Dan Rothstein is co-founder and co-director of democracy-building programs at the Right Question Institute (RQI), a nonprofit organization whose work derives from an original insight named by parents in one low-income community about a key obstacle to effective participation: not knowing what to ask. Dan, co-director Luz Santana, and colleagues have worked for more than two decades creating simple teaching tools that make it easier for all people, no matter their level of income or education, to develop key learning and advocacy skills that are also democratic skills. Rothstein and Santana are co-authors of Make Just One Change: Teach Students to Ask Their Own Questions (Harvard Education Press: 2011), which has become a best seller in the United States and Japan, translated into multiple languages and has contributed to widespread, inspiring adoption of RQI’s Question Formulation Technique by nearly a half million teachers in 140 countries all over the world. RQI’s methods have proven effective in a range of areas including a NIH-funded study on how to increase patient activation in health care, strengthening parent participation in their children’s education (featured in a book co-authored by Rothstein, Santana and Agnes S. Bain: Partnering with Parents to Ask the Right Questions: Building Strong School-Family Partnerships), increasing voter participation in low-income communities as well as promoting innovative thinking and problem-solving in the private sector.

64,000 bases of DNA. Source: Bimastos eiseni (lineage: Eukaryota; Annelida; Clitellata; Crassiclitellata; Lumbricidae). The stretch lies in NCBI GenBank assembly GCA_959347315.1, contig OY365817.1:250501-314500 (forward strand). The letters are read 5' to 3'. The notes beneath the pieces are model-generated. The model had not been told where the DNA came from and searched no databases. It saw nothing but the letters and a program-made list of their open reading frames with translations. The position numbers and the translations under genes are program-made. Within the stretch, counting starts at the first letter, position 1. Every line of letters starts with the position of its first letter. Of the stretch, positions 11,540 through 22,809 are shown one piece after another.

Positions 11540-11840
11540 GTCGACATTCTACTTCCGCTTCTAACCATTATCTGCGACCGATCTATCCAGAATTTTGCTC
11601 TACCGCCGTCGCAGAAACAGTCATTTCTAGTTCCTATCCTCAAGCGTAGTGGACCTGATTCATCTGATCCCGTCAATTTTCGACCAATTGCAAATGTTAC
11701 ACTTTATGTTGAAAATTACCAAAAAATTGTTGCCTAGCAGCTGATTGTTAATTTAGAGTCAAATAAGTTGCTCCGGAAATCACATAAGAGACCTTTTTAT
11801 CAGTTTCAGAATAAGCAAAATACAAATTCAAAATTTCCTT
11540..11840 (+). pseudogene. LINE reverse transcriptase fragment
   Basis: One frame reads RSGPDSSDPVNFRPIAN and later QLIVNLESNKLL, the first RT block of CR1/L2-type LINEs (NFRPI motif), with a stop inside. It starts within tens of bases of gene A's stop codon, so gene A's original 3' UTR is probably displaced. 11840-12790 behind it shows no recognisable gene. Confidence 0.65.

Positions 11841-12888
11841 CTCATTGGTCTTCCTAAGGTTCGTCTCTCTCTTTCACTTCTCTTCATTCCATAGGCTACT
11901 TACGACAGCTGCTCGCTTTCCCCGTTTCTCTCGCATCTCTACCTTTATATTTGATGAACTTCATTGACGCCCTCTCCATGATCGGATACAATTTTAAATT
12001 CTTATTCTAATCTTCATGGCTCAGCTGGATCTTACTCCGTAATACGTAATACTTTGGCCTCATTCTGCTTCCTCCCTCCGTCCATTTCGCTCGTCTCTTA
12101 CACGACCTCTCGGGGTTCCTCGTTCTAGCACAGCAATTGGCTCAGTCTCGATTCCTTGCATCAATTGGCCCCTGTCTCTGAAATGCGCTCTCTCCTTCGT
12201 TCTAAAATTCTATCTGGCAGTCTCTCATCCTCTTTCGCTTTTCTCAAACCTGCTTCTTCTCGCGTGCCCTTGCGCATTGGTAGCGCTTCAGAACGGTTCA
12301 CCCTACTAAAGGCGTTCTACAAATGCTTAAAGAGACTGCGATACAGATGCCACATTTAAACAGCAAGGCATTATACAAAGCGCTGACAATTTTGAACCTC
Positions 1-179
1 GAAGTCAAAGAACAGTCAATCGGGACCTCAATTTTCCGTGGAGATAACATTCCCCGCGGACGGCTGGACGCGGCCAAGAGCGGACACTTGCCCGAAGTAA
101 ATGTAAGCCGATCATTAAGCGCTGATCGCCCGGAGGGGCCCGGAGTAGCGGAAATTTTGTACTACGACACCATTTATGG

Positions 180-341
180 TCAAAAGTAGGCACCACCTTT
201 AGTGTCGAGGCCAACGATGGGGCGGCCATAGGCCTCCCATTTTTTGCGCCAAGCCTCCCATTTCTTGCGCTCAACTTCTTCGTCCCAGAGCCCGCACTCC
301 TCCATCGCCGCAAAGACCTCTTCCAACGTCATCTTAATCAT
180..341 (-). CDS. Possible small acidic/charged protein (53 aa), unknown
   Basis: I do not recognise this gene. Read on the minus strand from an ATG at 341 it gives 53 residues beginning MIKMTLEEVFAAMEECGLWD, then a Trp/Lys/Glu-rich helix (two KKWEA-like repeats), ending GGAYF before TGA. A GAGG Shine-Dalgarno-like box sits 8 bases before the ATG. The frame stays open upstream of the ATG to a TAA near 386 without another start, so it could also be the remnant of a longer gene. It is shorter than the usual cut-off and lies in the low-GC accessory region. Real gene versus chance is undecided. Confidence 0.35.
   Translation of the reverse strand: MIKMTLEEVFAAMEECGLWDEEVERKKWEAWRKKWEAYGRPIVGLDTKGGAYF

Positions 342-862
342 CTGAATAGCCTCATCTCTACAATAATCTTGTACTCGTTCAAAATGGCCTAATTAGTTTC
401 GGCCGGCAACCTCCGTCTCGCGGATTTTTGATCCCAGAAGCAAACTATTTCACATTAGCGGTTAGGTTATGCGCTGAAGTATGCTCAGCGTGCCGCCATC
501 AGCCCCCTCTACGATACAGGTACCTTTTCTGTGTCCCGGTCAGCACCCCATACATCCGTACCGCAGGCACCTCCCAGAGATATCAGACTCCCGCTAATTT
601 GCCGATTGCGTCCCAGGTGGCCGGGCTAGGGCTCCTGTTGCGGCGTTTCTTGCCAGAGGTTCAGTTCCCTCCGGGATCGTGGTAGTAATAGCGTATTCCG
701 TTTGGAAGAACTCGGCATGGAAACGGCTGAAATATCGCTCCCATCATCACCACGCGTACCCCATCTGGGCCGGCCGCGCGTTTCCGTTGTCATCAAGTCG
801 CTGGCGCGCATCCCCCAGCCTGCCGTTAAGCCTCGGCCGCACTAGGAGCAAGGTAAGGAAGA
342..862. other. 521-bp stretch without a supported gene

Dan has been a keynote speaker and featured presenter at, among others, Harvard Medical School’s Symposium on the Science of Learning; the Library of Congress, TEDxSomerville, and leading technology companies such as Microsoft and Google. RQI’s work has been highlighted in various media, including NPR’s Here and Now, KQED’s The Forum, The Boston Globe, Education Week and more. Dan is a graduate of Harvard College and worked as a youth worker before earning a doctorate from the Harvard Graduate School of Education, where he was an editor of the Harvard Educational Review. He is also now working as a co-principal investigator on a National Science Foundation EAGER grant to improve doctoral students’ question-asking abilities and contributes to an online course on Best Practices in the Question Formulation Technique offered by the Harvard Graduate School of Education. Dan is currently working on advancing new ideas about increasing democratic participation, a new theory of learning grounded in question formulation, and further applications of RQI’s educational strategy.